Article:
Painter and illustrator born in Sunderland. After attending Sunderland School of Art, Scott studied at the RCA in London. He is listed as living in Sunderland until 1900. From 1902 a London address is given, and in 1916 he moved to Slinfold, Sussex. During World War I Sep Scott drew propaganda posters for the Ministry of Munitions, and during the 1920’s he worked in advertising, painting posters for Lifebuoy soap, Mars chocolate bars and Players cigarettes amongst others.
He exhibited at the main London exhibitions and became a member of the RBA in 1919, ROI in 1920 and RI in 1927. He also exhibited at the RA and Walker Art Gallery, Liverpool. Particularly known for his poster painting, Scott also painted landscapes and hunting pictures. A print of his painting of the Prince of Wales (later Edward VII) out hunting, shows the prince jumping a fence. Scott was a very strong and competent painter of horses showing action and movement. He contributed to various publications including The Graphic and Bystander and also designed posters for the LMS, National Motor Museum and for the opening of the Selfridge Store in 1909. The Bourne Gallery, Reigate held an exhibition of his work in 2003. Examples of Scott work are in the collections of the National Football Museum and the NRM.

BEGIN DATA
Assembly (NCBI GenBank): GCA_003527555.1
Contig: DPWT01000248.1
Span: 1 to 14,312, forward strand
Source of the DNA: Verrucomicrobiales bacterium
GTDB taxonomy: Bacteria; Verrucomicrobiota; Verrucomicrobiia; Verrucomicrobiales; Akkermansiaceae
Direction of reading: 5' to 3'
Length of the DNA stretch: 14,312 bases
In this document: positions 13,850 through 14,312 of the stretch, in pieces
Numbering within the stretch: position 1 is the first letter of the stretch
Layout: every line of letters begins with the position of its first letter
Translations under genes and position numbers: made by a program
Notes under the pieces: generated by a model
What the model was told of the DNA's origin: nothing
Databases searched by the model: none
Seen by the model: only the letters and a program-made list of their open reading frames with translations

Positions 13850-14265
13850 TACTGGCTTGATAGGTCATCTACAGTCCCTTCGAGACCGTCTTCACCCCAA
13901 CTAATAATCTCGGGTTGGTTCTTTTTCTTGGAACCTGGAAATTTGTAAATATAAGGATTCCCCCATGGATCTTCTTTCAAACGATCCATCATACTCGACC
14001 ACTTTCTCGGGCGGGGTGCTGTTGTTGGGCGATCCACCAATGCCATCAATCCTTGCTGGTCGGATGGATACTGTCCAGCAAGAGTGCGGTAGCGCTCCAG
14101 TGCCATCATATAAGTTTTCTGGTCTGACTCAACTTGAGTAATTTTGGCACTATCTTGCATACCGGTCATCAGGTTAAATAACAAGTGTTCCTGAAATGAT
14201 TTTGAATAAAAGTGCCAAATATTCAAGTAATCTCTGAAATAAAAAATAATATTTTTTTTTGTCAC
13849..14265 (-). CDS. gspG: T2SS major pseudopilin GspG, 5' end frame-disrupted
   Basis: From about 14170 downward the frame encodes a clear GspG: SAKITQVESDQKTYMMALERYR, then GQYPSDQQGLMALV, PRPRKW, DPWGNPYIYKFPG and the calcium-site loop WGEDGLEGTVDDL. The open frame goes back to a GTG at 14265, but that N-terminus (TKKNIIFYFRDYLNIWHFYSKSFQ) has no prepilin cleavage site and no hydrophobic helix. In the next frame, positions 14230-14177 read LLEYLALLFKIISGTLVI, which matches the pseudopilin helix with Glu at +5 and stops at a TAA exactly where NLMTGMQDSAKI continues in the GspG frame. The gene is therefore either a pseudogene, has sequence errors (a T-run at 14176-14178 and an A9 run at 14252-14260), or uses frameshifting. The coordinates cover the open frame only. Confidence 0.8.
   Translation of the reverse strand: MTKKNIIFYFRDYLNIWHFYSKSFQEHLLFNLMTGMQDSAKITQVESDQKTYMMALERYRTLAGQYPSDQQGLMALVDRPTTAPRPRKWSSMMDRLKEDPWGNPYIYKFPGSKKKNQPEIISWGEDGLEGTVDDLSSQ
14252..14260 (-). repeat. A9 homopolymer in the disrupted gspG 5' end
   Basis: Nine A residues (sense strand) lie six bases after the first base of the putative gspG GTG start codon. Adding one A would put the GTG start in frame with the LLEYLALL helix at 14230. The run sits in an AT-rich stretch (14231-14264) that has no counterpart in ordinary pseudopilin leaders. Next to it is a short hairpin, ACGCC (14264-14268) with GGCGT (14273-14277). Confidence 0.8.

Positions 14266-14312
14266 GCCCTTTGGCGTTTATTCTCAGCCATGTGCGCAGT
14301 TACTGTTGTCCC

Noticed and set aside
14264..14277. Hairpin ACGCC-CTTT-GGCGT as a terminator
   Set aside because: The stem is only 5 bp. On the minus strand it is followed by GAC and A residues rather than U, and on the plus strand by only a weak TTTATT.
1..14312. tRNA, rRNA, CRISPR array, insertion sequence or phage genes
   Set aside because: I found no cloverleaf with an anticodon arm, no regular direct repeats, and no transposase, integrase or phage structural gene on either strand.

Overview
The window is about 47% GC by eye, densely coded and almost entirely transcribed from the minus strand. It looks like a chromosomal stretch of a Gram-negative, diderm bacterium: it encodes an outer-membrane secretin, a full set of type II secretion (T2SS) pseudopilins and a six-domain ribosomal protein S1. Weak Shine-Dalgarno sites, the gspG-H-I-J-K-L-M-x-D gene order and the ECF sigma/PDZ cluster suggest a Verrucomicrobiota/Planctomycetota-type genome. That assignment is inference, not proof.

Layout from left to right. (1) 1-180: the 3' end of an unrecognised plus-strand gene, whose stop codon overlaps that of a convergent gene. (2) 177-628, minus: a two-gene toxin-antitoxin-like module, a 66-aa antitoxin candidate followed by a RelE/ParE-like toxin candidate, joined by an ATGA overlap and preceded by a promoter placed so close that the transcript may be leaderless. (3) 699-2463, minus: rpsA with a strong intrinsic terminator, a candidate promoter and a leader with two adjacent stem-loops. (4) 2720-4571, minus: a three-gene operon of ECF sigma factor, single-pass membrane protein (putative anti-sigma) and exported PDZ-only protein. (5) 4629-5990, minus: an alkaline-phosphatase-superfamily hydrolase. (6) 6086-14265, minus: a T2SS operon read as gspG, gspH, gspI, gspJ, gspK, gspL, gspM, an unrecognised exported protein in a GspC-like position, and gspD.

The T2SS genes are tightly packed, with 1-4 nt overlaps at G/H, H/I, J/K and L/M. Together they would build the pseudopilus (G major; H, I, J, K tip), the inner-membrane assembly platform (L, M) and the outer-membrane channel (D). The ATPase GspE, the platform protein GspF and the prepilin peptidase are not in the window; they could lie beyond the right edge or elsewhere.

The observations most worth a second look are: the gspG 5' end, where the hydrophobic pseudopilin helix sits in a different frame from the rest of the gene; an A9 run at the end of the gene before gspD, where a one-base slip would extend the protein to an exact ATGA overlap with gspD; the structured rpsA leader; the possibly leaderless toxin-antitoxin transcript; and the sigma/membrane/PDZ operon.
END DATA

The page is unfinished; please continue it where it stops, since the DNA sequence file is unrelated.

Some authorities give the year of his death as 1962 or 1965. Government records show that his death was recorded in Brighton in 1966.
Nancy, Canadian Schoolgirl by Phillis Garrard, illustrated by Septimus Scott. Published by Blackie & Son, London & Glasgow, 1950.
A Tale of Two Cities by Charles Dickens, illustrated by Septimus E. Scott. Published by Chapman & Hall, London, 1910.
Uncle Mac’s Ladybird ABC book with an introduction by Derek McCulloch and illustrations by Septimus E. Scott. Published by Wills & Hepworth, Loughborough, 1954.
Masters of Fun & Thrills: The British Comic Artists Vol 1. by Norman Wright and David Ashford. Published by Norman Wright, 2008.